With Lab Day Chicago 2016 coming to an end, my colleagues and I noticed the newest trend taking over in the dental lab industry, 3D Printing. With 3D printing being a rather new technology there is still a lot of education needed on what 3D printing is, the types of printing available and which is best suited for the dental industry.

What is 3D Printing?

3D Printing is a process of converting a three dimensional digital object into a three dimensional physical object. The digital object is divided into horizontal slices by the desired layer thickness and then created by laying down the sequential sliced layers of material until the complete object is formed. There are 3 main types of 3D printing: Extrusion, Granular/Powder based and Light Polymerization.

Extrusion 3D Printing

Fused Filament Fabrication (FFF)- is the process of building an object from the bottom up by heating and ejecting a thermoplastic filament layer by layer. This print style is most commonly viewed as the hobbyist's printer due to its simple form and low entry level cost. FFF can be used for creating prototypes, tools, toys, simple plastic jewelry, etc. Unfortunately, this style of printer does not print in a high enough accuracy and resolution for the dental industry. 

fused_filament_fabrication_photo.jpgPhoto Credit: http://reprap.org/wiki/Fused_filament_fabrication

Inkjet 3d Printing- 
Inkjet 3D printing is also known as PolyJet Printing, MemJet, and MultiJet Printing. This process comes from the technique of inkjet printing, but instead of printing ink the head will extrude the material to be printed. The main advantage with this 3D print style is that more than one material can be printed at a time, usually consisting of a support like material and a main material that will form the object. This style of printing is already being used within the dental industry for creating dental models and castable dental restorations. The disadvantages with inkjet printing are: wasted expenses due to the mandatory support material, difficult post processing, slower print time, and high initial purchase price.


Photo Credit: http://www.custompartnet.com/wu/inl-jet-printing

Granular/ Powder Based 3D Printing

BinderJet- is the process of taking a powder base material and using a liquid binder to solidify the object layer by layer. This process can also infuse color into the liquid binder to provide a multicolored object. However, Binderjet printing produces a lower resolution print, which is not ideal for dental restorations, but it is ideal for creating scale prototypes and medical models.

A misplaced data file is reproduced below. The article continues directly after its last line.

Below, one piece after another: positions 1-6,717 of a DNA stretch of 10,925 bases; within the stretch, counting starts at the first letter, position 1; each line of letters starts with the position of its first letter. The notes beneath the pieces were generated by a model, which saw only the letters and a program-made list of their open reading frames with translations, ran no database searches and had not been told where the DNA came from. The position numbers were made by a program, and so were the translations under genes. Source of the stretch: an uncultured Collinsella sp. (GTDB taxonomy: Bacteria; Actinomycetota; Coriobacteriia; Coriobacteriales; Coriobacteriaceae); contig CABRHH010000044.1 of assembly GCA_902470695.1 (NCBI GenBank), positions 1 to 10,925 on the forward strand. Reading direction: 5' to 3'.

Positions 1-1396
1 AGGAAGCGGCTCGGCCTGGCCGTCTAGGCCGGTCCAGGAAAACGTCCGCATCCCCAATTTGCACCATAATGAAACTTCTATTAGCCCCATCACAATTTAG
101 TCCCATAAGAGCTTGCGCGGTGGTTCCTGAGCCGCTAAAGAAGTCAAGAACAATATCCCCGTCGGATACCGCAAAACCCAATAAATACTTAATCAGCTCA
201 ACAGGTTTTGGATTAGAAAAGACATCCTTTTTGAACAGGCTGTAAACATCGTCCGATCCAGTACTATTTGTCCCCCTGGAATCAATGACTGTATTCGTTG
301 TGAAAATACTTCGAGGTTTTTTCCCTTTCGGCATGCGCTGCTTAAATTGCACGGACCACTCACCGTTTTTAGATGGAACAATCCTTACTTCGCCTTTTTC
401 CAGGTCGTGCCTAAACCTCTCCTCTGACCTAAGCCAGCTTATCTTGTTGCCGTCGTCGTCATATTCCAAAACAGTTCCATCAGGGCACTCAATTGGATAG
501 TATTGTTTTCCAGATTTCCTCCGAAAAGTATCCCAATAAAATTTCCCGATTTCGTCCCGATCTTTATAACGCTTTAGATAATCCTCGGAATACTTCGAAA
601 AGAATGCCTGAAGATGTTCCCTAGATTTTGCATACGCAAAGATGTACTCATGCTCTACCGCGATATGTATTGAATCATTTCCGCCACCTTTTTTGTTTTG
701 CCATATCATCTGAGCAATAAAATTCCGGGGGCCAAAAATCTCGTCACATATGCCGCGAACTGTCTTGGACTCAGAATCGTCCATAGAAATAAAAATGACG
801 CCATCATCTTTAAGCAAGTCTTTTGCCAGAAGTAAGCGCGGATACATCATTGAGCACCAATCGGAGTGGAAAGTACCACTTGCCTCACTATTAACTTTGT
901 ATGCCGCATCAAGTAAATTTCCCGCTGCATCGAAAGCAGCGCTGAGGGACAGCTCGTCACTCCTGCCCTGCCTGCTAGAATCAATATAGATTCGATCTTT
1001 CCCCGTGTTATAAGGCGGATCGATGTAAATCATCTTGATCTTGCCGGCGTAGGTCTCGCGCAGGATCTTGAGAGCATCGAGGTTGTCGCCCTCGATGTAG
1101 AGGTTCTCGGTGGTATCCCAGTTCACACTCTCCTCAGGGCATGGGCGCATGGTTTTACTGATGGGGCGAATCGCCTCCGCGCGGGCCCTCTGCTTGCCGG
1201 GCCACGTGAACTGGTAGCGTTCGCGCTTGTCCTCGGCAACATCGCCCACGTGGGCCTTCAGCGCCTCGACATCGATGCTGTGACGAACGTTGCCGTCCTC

Photo Credit: http://custompartnet.com/wu/3d-printing

Selective Laser Sintering (SLS)- 
This process is quite similar to BinderJet in the idea of using multiple layers of powder to create the object. However, the difference being Selective Laser Sintering uses a laser to sinter and bind the material. The materials used in this type of printing can range between plastics, glass, to all types of metal. SLS is currently being used in a wide range of industries from medical, automotive, aerospace and the dental industry. Within the dental industry, SLS is being used for RPD frameworks, bridge frameworks, single copings, and even full contour restorations.


Photo Credit: https://en.wikipedia.org/wiki/selective_laser_sintering


Light Polymerization 3D Printing

Stereolithography (SLA)- is the process of turning a photopolymer liquid resin into a solid object. SLA is actually the first form of 3D printing invented and it still widely used today. Within an SLA printer you will find 3 key components: a build plate, a resin tray, and a laser. During the build process the build plate will lower into the resin tray, where the liquid resin is placed, at this time the laser turns on and will draw/cure all the aspects of that current layer. After the current layer is completed, the ebuild plate will move away from the laser the exact distance of 1-layer thickness and then the next layer will begin to be cured. SLA is a great and accurate way to 3D print any objects and it can be used in all industries due to the wide range of materials that can be used. Unfortunately, SLA printing is not a fast method for 3D Printing in a production setting.


Photo Credit http://3dprintingindustry.com/3d-printing-basics-free-beginners-guide/processes/

Asiga DLP image.jpg
Digital Light Processing (DLP)- 
DLP 3D printing is a new form of SLA printing, in which the process and theory is almost identical, but Instead of a using a laser to cure the photopolymer resin, this form uses a DLP projector. This projector technology gives DLP 3D printing a huge advantage over standard SLA, as DLP 3D printing can print and cure a single layer across the total build plate in just a couple seconds, making it significantly faster. Another advantage that DLP has over SLA, and most other forms of 3d printing, is that it wastes very little material, which helps keep the cost per print to bare minimum. DLP printing is currently being utilized in the dental industry for creating Models from digital impressions, castable restorations, surgical guides, splints, and even short-term temporaries. Due to the speed and accuracy of DLP printing, this form of 3D printing will only continue to grow within dentistry.




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